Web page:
HMKV‘s exhibition “Artists & Agents – Performance Art and Secret Services” has been closed since Monday, 16 March 2020 due to the Corona pandemic. The exhibition has duely closed on 19 April 2020. To cover the time until the reopening of the HMKV with the next ehxhibition on 02 June, HMKV is making this exhibition accessible for you at Artists & Agents Online. You can also follow them on social media the hashtag #HMKVathome
The international group exhibition Artists & Agents – Performance Art and Secret Services focuses on the interaction between secret services and performance art – an art form that was considered particularly dangerous by the secret services of the Socialist countries in Eastern Europe. Accessible archives today exist almost exclusively in Eastern Europe and reveal the “disruption” and “liquidation” of dissident artists by state security services. For this, however, some of the agents had to become ‘performance artists’ themselves. Artists & Agents, curated by Inke Arns, Kata Krasznahorkai and Sylvia Sasse, presents examples of artistic subversion and secret service infiltration, some of which have never been shown before. Recent works show that the issue of the increasing use of secret service methods in today’s politics and everyday life is highly topical.
The exhibition features works by artists from Bulgaria, Chile, Croatia, the Czech Republic, Germany, Hungary, Poland, Romania, Russia, and the USA.
After 1990, many intelligence archives of the former Eastern Bloc countries were opened up for scientific research. This made it possible for the first time to examine the documentation of art through agents and the influence of the intelligence services on artistic work. Above all, the exhibition intends to show the interaction of intelligence actions and performance art in particular, which the socialist states of Eastern Europe were most afraid of.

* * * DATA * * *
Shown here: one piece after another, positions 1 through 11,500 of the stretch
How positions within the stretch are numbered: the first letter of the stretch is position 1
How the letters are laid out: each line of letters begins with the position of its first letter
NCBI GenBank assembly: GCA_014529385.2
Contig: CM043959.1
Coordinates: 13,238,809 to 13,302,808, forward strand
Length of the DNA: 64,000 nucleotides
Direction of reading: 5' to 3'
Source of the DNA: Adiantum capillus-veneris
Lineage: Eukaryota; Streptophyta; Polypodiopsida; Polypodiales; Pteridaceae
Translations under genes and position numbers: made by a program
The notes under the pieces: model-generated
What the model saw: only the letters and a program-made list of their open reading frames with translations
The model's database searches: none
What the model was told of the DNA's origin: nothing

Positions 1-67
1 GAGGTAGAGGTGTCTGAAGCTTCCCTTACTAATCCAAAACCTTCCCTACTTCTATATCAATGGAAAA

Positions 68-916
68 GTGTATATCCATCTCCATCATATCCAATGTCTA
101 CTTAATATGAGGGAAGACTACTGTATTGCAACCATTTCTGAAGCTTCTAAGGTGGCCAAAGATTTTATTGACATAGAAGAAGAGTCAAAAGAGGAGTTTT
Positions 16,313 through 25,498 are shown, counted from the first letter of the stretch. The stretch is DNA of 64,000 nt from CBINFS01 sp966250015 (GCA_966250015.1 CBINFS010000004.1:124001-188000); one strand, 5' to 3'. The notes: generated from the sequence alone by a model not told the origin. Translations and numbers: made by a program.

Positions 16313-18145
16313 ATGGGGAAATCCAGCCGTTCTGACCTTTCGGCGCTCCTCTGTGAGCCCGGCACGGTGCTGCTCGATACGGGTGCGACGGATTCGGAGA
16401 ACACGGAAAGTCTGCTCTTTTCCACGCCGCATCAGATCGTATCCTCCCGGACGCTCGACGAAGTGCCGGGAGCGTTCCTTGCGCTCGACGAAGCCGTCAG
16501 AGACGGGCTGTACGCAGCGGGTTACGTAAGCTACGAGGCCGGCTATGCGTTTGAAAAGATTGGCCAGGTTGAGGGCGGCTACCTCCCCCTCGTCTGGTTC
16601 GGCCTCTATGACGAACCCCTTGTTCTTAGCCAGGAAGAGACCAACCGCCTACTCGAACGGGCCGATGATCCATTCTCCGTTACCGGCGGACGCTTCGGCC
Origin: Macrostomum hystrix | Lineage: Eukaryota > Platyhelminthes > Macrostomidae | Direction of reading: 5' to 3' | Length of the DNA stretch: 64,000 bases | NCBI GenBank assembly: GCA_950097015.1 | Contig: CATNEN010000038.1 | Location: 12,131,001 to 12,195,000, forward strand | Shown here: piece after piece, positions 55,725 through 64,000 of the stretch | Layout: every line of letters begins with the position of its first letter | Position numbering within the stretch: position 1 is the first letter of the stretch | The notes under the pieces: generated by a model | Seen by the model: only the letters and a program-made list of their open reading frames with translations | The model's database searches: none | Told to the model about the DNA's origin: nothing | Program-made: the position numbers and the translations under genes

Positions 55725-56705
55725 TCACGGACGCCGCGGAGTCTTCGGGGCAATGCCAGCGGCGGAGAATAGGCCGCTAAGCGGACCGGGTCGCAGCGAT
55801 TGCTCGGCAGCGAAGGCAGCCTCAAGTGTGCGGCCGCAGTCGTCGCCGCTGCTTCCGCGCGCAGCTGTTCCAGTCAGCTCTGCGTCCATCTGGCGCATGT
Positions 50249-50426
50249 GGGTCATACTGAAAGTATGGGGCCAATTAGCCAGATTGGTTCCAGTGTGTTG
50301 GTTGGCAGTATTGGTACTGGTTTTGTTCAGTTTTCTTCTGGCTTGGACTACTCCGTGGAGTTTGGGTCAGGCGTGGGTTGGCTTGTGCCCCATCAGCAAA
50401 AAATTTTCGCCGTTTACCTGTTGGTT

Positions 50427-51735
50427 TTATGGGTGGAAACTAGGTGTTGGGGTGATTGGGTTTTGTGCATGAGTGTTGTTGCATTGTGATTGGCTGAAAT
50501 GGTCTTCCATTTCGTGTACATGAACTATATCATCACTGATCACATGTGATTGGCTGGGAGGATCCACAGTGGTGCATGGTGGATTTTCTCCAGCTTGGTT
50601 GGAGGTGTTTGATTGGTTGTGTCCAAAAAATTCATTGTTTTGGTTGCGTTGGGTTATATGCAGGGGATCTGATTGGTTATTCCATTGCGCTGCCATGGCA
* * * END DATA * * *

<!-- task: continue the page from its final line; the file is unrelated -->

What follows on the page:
The research for this project has made clear that the intelligence files reveal little about the observed, but much more about the fears and strategies of the observers. These fears and strategies, which can be traced back to the tiniest details of these acts – narrative, verbiage, abbreviations, punctuation, and omissions – are not only of particular importance to the history of art, but also contribute to raising awareness of today’s democratic societies for the dangers and warning signs of dictatorships.
The intelligence reports document, sometimes down to the smallest detail, artistic activities; they speak of the monitoring and “processing” (“destruction”, “liquidation”) of the artist scene and reveal information about the active, operative intervention of the state in the artistic production. However, not only the artists used performative techniques; also the agents had to “perform” to gain relevant information about performance art.
To illustrate the relevance of these issues for the present, the 2019–2020 exhibition is taking place in the years which mark the 30th anniversary of the fall of the Iron Curtain as well as the storming of the Stasi headquarters. In the GDR, it was the democratic opposition (including many artists) who stormed the Stasi headquarters in 1989/1990 in order to stop the further destruction of the files. In the run-up to the exhibition, extensive and targeted research was carried out in intelligence archives in Hungary, Poland, the Czech Republic, Romania and Germany. The exhibition will focus on examples from these countries from the years 1960–1990.
The 228 page magazine contains an introduction to Artists & Agents, the curators’ answers to “Frequently Asked Questions”, work descriptions for all artistic works, background information on all files, a glossary containing more than 60 entries explaining the terminology of the secret services as well as numerous illustrations documenting the exhibition.